With less than one month before fiscal year 2011 begins in October, there are about 30,100 available visas for technology companies to apply for through the temporary work visa program known widely by its specific government designation, “H-1B visa.” The H-1B program is used by technology companies, universities and others in the United States to employ skilled foreign workers for temporary work installments usually lasting several years.
As of Aug. 27, there were 34,900 applications for H-1B visas out of a 65,000 cap that have been filed with the United States Customs and Immigrations Services–the government agency that oversees and manages visa programs, green cards and U.S. citizenship. For those temporary workers who are involved with Master’s programs in U.S. universities and colleges, there have been 13,000 applications filed out of an available 20,000.
Will there be a surge of applications over the next three weeks? That’s difficult to know, expressed USCIS spokesperson Chris Rhatigan to eWEEK during an interview, but it is likely that there will be more applications.
In 2007 and 2008, companies applied and workers petitioned for H1-B visas in droves when the opportunity to apply became available on April 1 of those respective years, but the last two years have seen a slowdown in immediate application activity, said Rhatigan. Much of the activity over the last two years has come after the 100 day mark of April 1.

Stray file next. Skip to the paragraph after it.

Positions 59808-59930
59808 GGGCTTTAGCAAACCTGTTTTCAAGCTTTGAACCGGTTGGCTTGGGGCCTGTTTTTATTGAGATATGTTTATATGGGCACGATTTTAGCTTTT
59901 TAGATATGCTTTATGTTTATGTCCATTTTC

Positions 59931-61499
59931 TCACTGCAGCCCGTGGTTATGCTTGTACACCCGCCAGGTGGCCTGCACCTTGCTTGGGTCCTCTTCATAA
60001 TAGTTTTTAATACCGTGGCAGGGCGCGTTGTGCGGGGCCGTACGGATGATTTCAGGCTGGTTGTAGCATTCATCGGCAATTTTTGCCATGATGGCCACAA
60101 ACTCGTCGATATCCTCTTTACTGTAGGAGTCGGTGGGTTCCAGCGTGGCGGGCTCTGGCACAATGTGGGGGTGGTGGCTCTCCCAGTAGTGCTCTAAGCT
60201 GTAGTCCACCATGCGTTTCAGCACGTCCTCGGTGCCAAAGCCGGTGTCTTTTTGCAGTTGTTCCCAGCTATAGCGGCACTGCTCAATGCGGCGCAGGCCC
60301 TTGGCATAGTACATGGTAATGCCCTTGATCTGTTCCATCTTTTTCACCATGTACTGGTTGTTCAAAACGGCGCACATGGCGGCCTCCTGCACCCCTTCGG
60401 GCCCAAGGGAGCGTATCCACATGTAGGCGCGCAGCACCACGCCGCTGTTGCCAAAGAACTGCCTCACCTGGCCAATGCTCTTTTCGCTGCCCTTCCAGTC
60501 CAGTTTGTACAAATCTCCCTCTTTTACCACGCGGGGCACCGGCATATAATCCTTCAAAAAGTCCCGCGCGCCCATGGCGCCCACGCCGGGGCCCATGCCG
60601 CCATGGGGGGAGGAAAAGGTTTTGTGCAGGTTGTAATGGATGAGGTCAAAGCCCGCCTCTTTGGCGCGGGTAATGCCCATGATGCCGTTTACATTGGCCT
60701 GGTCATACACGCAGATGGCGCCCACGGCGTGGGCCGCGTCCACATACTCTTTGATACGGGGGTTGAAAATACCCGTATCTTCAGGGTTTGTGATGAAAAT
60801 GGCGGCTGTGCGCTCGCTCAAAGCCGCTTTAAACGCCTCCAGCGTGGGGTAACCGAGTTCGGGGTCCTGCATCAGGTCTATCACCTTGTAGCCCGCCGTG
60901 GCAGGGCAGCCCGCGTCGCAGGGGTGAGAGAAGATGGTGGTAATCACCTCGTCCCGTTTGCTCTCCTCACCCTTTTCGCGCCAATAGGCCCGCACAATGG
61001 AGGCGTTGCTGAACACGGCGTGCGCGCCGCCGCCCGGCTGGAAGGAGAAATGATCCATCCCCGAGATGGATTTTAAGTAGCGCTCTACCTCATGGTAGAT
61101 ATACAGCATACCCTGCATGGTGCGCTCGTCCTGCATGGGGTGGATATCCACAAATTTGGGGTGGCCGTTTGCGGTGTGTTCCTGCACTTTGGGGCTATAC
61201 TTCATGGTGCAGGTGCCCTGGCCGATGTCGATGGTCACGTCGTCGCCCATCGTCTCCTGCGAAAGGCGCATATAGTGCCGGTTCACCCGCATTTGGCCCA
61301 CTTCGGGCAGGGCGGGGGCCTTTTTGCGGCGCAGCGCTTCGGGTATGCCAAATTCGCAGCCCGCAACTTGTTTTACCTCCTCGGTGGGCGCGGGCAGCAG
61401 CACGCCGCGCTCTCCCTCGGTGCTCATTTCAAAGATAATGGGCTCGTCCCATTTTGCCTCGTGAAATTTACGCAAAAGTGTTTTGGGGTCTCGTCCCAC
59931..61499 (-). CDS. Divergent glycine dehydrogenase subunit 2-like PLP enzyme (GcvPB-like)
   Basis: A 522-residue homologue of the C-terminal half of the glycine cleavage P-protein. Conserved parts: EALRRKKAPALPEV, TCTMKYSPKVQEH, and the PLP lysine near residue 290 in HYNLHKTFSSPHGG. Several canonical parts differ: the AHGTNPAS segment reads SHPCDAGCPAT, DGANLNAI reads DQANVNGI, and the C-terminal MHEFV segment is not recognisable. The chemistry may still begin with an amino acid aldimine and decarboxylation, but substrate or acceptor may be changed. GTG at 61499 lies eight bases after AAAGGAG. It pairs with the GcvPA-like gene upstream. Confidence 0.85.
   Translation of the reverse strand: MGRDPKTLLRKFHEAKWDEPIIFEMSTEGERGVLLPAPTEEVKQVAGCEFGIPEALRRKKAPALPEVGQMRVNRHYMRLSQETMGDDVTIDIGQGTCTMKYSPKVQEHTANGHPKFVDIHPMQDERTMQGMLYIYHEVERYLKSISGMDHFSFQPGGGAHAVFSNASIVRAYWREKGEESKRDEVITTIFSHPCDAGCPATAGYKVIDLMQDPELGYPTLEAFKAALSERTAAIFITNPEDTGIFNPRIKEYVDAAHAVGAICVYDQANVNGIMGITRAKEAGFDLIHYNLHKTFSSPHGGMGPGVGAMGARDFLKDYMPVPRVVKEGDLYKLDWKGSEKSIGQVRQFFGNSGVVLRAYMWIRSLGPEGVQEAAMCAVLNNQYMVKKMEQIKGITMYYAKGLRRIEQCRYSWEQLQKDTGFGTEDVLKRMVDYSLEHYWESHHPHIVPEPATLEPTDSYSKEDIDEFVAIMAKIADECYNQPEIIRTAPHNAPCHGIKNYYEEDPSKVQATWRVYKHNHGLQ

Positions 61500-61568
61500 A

There are, however, a few key factors that could be at play.
First, the economy is not rebounding as quick as many in the United States had anticipated, and hiring is slow in IT and cost controls are still in place on labor. Secondly, a new law has gone in effect that raises the application fees by more than $2,000 for companies that have more than 50 percent of its workforce using H-1B visas. This new law, which was attached to a border security measure signed by President Obama last month, has been called discriminatory against large outsourcing companies such as Infosys, Tata Consultancy and others in India and elsewhere in Asia.
The law does not affect large American companies such as Microsoft, Google and others who utilize H-1B visa workers. In 2008, the largest Indian outsourcers–Infosys, Wipro, Satyam and Tata Consultancy–dominated the visa count, followed by Microsoft and other American companies.
In fiscal year 2009, despite a slowdown in application activity, the visa caps of 65,000 and 20,000 for graduate degrees were met and represented .01 percent of the total national labor force of 154 million in the United States, according to the NFAP (National Foundation for American Policy).